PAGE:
VINTAGE TREASURES AND HOME DECOR read the vivid yellow sign propped against a building in downtown St. Charles. That was enough to draw my husband and me into this newly-opened shop, relocated here from Byron.
But before I show you some of the merchandise, let’s discuss that word vintage. What defines vintage? I turned to online dictionaries to find synonyms like outdated, old-fashioned and retro. I choose retro. That seems most applicable to the merchandise from my era that captivated me at Vintage Treasures. Groovy.
You can say all you want about the 60s and 70s, about hippies and Woodstock and peace marches and tie-dyed and psychedelic fashion. But it really was a memorable period in our nation’s history, a time when young people began to question the establishment and the choices made. Not that previous generations didn’t speak up. But the volume seemed louder, the voices more distinct, the opinions shouted in music and fashion and protests.
Personally, I was a shy teen coming of age in a rural area, far removed geographically from the unrest of the 60s and 70s. But I still cared. I kept up on current events, listened to rock-and-roll on KDWB, wore too-short skirts and flashed the peace sign.
So when I discovered a section of retro merchandise inside Vintage Treasures, I flashbacked some 40 years. This was of my generation. I didn’t need the retro tin Peace and Love trays I purchased for $2 each. But I bought them anyway and would have liked a third, except shop owner Laurie Rucker had already sold the others.
I’m thinking it would be fun sometime to host a 60s and 70s party. Wear tie-dye. Burn incense. Dip cubed bread into a cheese-filled fondue pot. Or maybe fruit into chocolate. Play some Beatles or Chicago. Serve beverages on those trays. Rock it out.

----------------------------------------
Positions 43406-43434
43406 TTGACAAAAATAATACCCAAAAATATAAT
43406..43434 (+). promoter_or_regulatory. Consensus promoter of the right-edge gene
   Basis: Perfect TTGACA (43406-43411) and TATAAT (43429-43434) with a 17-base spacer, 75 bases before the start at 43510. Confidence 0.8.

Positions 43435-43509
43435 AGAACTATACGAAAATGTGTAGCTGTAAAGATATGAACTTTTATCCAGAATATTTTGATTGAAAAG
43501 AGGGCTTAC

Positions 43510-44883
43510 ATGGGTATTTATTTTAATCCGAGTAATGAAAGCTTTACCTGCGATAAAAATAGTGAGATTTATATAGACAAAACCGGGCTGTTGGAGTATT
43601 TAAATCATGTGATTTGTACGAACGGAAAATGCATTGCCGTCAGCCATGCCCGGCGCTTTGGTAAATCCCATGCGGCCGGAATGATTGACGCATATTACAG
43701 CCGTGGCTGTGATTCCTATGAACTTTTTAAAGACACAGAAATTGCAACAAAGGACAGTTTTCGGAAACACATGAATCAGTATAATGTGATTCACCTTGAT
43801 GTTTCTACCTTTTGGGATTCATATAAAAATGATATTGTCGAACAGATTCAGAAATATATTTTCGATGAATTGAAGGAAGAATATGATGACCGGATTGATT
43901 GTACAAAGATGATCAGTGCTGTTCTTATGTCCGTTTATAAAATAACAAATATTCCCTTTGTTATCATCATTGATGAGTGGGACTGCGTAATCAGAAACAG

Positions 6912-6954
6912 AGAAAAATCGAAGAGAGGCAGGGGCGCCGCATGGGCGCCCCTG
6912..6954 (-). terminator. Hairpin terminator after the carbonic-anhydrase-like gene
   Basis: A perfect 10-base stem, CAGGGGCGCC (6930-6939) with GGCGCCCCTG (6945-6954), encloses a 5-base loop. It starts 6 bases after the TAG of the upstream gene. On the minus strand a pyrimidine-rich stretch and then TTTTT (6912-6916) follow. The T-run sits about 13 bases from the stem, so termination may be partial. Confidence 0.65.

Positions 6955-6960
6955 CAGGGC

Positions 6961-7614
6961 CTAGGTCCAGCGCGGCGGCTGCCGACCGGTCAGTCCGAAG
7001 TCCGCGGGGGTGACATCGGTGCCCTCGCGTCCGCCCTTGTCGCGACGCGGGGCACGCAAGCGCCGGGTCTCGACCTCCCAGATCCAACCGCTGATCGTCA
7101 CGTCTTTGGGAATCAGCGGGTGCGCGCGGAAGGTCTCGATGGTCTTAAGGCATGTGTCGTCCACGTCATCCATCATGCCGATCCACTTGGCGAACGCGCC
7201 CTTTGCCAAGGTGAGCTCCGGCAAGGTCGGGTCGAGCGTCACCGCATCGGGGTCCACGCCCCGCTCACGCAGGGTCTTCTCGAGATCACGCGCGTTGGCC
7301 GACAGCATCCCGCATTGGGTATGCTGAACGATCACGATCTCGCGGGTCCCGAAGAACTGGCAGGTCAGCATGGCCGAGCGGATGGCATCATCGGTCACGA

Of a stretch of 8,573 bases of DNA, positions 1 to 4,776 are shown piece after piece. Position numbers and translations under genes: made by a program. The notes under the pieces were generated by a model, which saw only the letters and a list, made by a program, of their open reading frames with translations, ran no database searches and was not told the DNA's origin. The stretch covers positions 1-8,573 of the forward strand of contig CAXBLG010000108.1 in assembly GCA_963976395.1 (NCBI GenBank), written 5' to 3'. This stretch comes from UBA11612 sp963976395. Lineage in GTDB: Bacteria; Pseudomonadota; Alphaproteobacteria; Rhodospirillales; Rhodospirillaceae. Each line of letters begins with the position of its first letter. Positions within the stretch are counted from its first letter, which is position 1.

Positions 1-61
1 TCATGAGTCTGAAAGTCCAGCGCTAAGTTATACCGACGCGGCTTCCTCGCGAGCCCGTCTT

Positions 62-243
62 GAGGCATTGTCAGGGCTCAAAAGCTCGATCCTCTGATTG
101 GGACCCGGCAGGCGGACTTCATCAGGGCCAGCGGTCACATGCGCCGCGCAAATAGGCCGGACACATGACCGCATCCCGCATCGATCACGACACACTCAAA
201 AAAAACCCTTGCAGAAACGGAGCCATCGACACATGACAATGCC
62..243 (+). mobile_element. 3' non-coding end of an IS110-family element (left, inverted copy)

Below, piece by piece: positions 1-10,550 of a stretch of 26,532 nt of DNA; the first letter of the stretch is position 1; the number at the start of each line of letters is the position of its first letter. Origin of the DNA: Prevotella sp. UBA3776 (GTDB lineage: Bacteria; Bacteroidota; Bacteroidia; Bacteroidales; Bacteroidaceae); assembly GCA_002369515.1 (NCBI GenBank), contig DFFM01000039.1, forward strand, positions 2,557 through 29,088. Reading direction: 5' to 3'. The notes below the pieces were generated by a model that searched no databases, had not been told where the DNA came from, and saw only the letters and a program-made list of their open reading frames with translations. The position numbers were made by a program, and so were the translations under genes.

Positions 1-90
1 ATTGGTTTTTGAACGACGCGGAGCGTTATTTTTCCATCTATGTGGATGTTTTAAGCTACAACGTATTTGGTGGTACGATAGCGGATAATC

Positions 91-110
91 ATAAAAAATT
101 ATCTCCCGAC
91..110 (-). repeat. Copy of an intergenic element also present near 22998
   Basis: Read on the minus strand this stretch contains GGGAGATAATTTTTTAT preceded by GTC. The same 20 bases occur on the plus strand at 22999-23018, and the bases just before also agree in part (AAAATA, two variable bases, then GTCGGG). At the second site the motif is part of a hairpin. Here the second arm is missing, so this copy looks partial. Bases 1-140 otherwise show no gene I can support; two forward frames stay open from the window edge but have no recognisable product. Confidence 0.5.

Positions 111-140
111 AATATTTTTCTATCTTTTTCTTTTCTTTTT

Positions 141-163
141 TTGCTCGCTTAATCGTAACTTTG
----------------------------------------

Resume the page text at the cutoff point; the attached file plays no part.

Thoughts? On the definition of vintage? The 60s and 70s?
BONUS PHOTOS: Yes, Vintage Treasures and Home Decor includes more than hippie era merchandise and here’s a sampling.
FYI: Click here and here to read two previous posts I published in this three-part series from an early September stop in St. Charles.
© Copyright 2015 Audrey Kletscher Helbling
Antique is what your parents remember, Retro is what you remember.
That seems logical.
I was born in 1961 so I appreciate the era you speak of here. I know everyone thinks “their time” was the coolest and the greatest, but for me the 60’s and 70’s were unlike any other. When I was in San Francisco some time ago there were retro shops everywhere. I felt quite at home!
What fun that West Coast trip must have been to find all of those retro shops. Cool!
Far out! 🙂
Now that’s a great response.
I am all for the cusp – late 60’s into the early 70’s. The fashion, the music, the parties, the cars, etc. Happy Weekend – Enjoy 🙂
Vintage – fond memories of things long ago. 60’s and 70’s – lucky to have lived through them, muscle cars and all that invincible youth attitude! Party…….ya what fun that would be! I think I could find some bell bottom jeans in the attic………………………………..
I have lime green pants in the closet. Problem: They no longer fit.
The fashions during that era …oh my… I had a pair of pants that were light purple with dark purple pockets and bell bottom to boot! What a sight I must have been!
Now that’s mighty hip.
Fun shop. I own that Meet the Beatles album in your third picture. So I know those things are definitely NOT antiques! lol Vintage or retro though, for sure. The clothes really were something. I remember the girls all had to hold the backs of our skirts/dresses to keep our unmentionables from showing when we leaned over to get a drink from the water fountain. Nowadays, kids show their underwear on purpose. Times have changed, but I think we were pretty radical and wild in our own way back then.
Radical and wild. Yes, we were.
Wow, that’s cool that you own the Meet the Beatles album.
I think I was about five years old when the album was released in the U.S. I think my older brother must have been the driving force behind the purchase. He was all of eight years old. Ahead of our time, we were.
What a smart brother.